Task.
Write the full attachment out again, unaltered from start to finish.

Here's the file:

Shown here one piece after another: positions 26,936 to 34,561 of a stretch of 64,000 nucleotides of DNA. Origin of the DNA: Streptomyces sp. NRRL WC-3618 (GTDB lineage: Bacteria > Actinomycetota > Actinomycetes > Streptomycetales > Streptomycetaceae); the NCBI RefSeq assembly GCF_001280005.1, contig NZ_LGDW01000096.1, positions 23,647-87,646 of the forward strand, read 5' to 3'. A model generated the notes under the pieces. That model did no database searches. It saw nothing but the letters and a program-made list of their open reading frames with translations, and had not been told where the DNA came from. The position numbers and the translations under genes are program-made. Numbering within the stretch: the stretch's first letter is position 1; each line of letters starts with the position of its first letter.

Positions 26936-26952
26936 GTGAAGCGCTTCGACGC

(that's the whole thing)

Shown here one piece after another: positions 26,936 to 34,561 of a stretch of 64,000 nucleotides of DNA. Origin of the DNA: Streptomyces sp. NRRL WC-3618 (GTDB lineage: Bacteria > Actinomycetota > Actinomycetes > Streptomycetales > Streptomycetaceae); the NCBI RefSeq assembly GCF_001280005.1, contig NZ_LGDW01000096.1, positions 23,647-87,646 of the forward strand, read 5' to 3'. A model generated the notes under the pieces. That model did no database searches. It saw nothing but the letters and a program-made list of their open reading frames with translations, and had not been told where the DNA came from. The position numbers and the translations under genes are program-made. Numbering within the stretch: the stretch's first letter is position 1; each line of letters starts with the position of its first letter.

Positions 26936-26952
26936 GTGAAGCGCTTCGACGC